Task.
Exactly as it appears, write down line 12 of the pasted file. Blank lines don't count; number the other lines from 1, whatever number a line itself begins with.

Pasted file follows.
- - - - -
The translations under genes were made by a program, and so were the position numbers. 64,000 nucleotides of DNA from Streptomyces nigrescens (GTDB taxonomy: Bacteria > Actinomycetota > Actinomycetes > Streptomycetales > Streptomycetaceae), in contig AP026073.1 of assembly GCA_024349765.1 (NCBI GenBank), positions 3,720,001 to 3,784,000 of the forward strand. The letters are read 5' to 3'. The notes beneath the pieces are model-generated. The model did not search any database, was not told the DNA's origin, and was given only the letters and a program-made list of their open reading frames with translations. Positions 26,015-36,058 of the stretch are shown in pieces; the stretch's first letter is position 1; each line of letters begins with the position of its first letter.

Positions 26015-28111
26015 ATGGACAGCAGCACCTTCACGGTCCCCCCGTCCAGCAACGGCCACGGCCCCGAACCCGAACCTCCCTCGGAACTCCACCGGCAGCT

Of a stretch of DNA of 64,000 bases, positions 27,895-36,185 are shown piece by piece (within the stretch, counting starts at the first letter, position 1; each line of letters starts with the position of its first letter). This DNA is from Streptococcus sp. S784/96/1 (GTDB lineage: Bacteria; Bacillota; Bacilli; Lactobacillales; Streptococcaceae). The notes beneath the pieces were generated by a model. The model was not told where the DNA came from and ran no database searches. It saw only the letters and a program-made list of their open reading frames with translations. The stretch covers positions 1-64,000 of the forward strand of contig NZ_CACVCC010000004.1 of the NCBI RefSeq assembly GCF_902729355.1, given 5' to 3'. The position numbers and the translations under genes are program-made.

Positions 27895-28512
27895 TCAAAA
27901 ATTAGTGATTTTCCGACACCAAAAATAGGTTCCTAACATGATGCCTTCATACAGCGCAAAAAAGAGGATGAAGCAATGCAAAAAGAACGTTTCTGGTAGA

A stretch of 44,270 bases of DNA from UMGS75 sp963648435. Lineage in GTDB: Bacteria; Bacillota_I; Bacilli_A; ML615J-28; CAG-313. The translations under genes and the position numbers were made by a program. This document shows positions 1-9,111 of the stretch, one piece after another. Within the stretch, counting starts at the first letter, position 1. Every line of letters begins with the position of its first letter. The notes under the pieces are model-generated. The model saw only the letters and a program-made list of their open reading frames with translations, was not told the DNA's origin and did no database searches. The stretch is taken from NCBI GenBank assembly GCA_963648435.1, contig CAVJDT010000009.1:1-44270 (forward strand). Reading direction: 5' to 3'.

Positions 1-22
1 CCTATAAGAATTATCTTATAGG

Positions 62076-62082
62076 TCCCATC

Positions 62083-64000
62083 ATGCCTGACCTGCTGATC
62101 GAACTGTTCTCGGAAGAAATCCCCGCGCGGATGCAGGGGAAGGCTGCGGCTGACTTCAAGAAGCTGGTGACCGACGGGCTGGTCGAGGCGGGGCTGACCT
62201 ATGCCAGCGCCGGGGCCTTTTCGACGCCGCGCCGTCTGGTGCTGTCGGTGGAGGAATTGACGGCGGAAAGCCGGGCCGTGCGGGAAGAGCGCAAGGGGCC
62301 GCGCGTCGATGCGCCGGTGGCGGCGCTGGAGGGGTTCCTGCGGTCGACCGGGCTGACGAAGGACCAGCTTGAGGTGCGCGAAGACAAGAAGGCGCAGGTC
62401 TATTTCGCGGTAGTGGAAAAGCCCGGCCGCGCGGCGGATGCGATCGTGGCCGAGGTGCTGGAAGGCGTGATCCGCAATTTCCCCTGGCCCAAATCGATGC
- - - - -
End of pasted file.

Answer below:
62076 TCCCATC